"It has become clear that there is no interest on the part of Disney's management and board in putting Comcast and Disney together," said Brian L. Roberts, Comcast's president and chief executive officer, at a briefing with reporters Wednesday morning.
The decision puts an end to what would have been a mega-merger in the media industry, combining the content powerhouse and signature brand that is Disney and the huge distribution presence of Comcast in cable and broadband Internet. It means that Disney will grope a solution for its woes, particularly at ABC, without help from a cash-stocked company like Comcast. And Comcast, which already owns a handful of content networks like E and TV One, will have to find other options if it wants to marry content and distribution.
Comcast's decision comes a day after Disney's board of directors gave a vote of confidence to embattled chief Michael Eisner, who after a stormy annual meeting last month seemed to reduce his powers by taking the chairman's job away from him. While Eisner isn't chairman - that job goes to presiding director George Mitchell - the board didn't take any operating responsibility away from Eisner.
>From the beginning of the takeover bid, it was clear that Eisner and other Disney executives wanted nothing to do with Comcast. Eisner rebuffed Roberts when the Comcast chief approached him about a merger with Disney; the takeover bid was made public a few days later, much to Eisner's annoyance, at an investors' conference at Walt Disney World. While Disney was put on the defensive immediately, it didn't take the board long to reject Comcast's offer out of hand. And Wall Street raised the bar as Disney's share price rose as Comcast's sank slightly, making it harder for Comcast to consummate the deal without raising its offer, something it declined to do.
So just before the market opened Wednesday, Comcast announced it wouldn't pursue a takeover. Then Roberts and Steve Burke, a former Disney executive who now runs cable operations for Comcast, met investors and then the press.
"We told you from the outset that we would be disciplined and we wouldn't bet against ourselves," Roberts said. He said that a deal for Disney would have required giving up more stock than Comcast was willing to offer, no matter who much sense the alliance would make.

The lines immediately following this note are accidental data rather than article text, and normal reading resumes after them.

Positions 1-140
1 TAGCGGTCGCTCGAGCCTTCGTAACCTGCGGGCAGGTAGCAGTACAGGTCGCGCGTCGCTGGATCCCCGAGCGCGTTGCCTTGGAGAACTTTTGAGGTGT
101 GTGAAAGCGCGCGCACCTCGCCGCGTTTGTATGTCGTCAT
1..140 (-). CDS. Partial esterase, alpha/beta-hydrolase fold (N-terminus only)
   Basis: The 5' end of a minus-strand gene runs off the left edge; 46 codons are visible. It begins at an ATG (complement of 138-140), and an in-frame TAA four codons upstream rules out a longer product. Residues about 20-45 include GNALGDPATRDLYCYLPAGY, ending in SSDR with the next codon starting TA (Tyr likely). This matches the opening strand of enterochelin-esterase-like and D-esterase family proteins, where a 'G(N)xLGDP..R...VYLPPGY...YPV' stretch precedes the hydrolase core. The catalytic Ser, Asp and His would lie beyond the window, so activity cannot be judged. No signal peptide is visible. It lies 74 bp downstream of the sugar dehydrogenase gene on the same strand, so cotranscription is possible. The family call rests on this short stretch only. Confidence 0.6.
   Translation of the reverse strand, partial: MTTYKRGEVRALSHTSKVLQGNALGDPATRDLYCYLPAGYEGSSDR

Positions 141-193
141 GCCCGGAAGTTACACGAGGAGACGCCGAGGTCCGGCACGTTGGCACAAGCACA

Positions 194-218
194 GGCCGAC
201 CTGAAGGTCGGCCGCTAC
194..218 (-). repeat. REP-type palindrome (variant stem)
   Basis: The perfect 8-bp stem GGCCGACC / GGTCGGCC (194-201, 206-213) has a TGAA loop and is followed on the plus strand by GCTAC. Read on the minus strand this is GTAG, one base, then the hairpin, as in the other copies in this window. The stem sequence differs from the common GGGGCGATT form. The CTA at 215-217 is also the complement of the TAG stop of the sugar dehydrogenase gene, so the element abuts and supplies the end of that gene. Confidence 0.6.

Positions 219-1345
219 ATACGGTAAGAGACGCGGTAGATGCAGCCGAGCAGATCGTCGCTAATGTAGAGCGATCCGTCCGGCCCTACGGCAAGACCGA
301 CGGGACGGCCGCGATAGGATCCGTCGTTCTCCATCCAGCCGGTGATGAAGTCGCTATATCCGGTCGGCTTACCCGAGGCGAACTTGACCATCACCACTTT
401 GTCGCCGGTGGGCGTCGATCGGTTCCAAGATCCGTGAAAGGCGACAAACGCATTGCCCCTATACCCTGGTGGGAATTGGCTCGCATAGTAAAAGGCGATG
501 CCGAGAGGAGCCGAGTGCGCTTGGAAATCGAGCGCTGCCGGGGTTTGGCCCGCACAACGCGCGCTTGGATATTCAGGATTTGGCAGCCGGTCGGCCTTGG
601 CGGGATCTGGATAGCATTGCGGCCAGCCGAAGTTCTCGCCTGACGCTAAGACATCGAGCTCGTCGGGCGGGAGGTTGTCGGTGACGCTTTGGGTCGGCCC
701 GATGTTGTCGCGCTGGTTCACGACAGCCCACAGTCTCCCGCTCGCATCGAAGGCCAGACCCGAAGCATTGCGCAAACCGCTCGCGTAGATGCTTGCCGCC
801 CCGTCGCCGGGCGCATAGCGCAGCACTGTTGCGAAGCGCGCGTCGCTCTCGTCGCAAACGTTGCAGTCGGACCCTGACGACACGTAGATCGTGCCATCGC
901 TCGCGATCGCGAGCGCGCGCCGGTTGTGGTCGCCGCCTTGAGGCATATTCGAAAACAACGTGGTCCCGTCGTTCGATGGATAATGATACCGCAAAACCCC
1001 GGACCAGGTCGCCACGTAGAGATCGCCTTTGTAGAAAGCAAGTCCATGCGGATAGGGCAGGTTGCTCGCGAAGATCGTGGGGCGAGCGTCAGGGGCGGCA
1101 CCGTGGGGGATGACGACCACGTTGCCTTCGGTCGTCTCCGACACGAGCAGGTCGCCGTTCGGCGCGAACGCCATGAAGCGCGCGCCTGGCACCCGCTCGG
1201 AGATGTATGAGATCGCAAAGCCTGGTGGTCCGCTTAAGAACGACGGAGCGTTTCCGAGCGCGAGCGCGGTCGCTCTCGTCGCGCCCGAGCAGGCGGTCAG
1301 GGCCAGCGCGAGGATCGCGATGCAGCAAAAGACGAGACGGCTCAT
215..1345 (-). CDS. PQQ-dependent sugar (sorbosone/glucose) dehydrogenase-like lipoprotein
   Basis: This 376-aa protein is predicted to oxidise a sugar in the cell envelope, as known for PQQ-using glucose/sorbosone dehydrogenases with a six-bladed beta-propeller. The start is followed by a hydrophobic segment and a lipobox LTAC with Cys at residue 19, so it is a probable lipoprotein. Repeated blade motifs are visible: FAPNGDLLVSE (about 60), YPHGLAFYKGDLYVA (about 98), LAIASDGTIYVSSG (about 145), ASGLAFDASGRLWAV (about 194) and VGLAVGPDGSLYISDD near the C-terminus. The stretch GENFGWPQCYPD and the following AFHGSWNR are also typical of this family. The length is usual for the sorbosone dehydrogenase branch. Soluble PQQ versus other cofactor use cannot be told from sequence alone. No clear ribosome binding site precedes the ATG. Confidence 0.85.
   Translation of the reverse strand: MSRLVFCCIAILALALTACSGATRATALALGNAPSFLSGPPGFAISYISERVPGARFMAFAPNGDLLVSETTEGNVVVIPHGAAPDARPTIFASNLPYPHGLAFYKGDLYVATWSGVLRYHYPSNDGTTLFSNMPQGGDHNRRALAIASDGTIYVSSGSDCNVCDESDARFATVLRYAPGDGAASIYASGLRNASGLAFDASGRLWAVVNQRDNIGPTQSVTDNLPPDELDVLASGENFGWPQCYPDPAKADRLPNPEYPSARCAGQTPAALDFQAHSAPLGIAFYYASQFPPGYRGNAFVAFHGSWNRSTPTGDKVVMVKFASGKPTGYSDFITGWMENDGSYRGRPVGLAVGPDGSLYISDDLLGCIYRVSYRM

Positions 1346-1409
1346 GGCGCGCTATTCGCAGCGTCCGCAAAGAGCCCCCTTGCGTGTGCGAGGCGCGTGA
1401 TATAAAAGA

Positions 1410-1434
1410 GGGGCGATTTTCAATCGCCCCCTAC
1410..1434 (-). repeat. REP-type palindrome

"Quite simply, this does not make good, financial sense," Roberts said. "Being disciplined is knowing when to walk away. That time is now."
Roberts and Burke said that they had expected that Disney management would engage in discussions toward a friendly merger that would benefit both companies and their shareholders.
"Unfortunately, it has become abundantly clear that Disney does not share our interests," Roberts said.
While it's clear that Comcast put a lot of thought into the bid for Disney, Roberts said he was surprised that Disney executives wouldn't even discuss it.
"They've made it pretty clear that they're not interested in talking to us," said Burke, who used to work for the Magic Kingdom.
By contrast, Comcast reported a first quarter that was strong in both distribution and content. Roberts said that Comcast is "as strong as it's ever been" and would pursue opportunities as they came along.
"Whether that's content, distribution or technology, those are the three areas that we're looking at," he said.
He said that E Entertainment Networks and The Golf Channel are "performing great" and Comcast has high hopes for G4 with the pending purchase of TechTV, along with the new joint venture, TV One. Roberts said that Comcast had walked away from other opportunities, most notably possible mergers with Media One and Vivendi Universal.
"We view content as an opportunity. I think we've said all along, this [Disney] is a nice to have deal. AT&T Broadband was a must-have deal," Roberts said.